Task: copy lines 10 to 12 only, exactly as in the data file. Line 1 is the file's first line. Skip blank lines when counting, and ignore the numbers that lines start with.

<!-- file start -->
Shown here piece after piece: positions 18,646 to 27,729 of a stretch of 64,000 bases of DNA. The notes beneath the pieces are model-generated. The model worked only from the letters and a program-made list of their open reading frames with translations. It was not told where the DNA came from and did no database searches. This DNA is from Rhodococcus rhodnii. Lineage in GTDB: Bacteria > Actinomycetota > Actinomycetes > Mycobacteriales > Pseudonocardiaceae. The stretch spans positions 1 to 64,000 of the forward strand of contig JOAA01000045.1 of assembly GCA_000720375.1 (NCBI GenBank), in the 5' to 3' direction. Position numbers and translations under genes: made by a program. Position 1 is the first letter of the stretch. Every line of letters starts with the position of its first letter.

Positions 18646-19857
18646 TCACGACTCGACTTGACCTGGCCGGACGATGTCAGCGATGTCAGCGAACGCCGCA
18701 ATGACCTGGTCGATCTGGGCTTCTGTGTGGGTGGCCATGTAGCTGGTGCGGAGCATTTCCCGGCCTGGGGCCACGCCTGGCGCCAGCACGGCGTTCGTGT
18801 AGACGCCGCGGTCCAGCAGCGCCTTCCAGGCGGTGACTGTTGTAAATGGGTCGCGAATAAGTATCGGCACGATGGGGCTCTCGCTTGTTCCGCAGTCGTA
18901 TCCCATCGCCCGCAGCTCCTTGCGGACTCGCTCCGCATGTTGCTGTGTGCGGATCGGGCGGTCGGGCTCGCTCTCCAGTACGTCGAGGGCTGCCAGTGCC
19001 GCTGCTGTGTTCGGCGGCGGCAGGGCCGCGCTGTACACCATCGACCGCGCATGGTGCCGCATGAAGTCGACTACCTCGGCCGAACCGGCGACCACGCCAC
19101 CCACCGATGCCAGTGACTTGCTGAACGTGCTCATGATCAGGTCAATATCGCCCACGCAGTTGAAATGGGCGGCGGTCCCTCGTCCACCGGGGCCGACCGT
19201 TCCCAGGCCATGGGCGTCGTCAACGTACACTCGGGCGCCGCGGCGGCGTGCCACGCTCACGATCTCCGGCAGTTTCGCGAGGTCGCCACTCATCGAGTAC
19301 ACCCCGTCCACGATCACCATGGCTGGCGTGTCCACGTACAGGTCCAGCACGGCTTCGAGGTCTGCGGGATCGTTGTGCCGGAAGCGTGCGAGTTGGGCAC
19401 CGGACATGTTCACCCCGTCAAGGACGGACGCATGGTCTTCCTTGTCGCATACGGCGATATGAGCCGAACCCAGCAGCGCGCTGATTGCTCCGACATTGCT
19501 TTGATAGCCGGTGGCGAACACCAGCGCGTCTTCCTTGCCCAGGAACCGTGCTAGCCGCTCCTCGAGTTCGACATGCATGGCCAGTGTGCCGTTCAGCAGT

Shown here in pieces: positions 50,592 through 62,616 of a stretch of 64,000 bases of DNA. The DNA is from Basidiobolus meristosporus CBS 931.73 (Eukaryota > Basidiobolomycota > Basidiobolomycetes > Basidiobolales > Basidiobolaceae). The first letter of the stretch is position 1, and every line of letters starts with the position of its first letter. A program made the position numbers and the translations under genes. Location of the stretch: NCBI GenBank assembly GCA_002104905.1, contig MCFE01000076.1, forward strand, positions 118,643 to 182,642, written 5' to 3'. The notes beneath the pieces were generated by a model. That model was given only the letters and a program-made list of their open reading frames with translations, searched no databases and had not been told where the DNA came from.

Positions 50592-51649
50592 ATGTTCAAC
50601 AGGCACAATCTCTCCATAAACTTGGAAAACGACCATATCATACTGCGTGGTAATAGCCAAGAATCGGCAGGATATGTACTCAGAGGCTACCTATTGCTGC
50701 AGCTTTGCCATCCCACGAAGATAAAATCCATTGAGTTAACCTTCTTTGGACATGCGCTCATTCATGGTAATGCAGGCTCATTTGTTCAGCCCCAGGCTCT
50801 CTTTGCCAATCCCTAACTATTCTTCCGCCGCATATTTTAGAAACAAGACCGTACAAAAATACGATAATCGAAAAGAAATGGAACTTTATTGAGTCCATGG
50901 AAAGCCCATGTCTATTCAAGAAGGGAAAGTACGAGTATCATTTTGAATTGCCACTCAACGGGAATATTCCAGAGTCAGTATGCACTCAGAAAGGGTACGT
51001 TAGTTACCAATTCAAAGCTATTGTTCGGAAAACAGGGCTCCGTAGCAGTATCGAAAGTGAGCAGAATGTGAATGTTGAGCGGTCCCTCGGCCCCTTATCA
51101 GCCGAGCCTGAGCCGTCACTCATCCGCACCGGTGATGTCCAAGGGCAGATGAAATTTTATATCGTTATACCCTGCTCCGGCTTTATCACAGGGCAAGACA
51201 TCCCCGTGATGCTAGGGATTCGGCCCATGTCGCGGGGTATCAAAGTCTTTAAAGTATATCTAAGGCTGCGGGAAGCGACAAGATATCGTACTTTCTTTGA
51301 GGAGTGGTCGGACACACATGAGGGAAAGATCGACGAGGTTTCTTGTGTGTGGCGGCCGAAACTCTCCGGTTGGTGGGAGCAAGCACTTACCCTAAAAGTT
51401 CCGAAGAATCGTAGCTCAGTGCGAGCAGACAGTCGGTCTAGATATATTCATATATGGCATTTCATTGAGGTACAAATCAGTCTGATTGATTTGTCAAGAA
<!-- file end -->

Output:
19301 ACCCCGTCCACGATCACCATGGCTGGCGTGTCCACGTACAGGTCCAGCACGGCTTCGAGGTCTGCGGGATCGTTGTGCCGGAAGCGTGCGAGTTGGGCAC
19401 CGGACATGTTCACCCCGTCAAGGACGGACGCATGGTCTTCCTTGTCGCATACGGCGATATGAGCCGAACCCAGCAGCGCGCTGATTGCTCCGACATTGCT
19501 TTGATAGCCGGTGGCGAACACCAGCGCGTCTTCCTTGCCCAGGAACCGTGCTAGCCGCTCCTCGAGTTCGACATGCATGGCCAGTGTGCCGTTCAGCAGT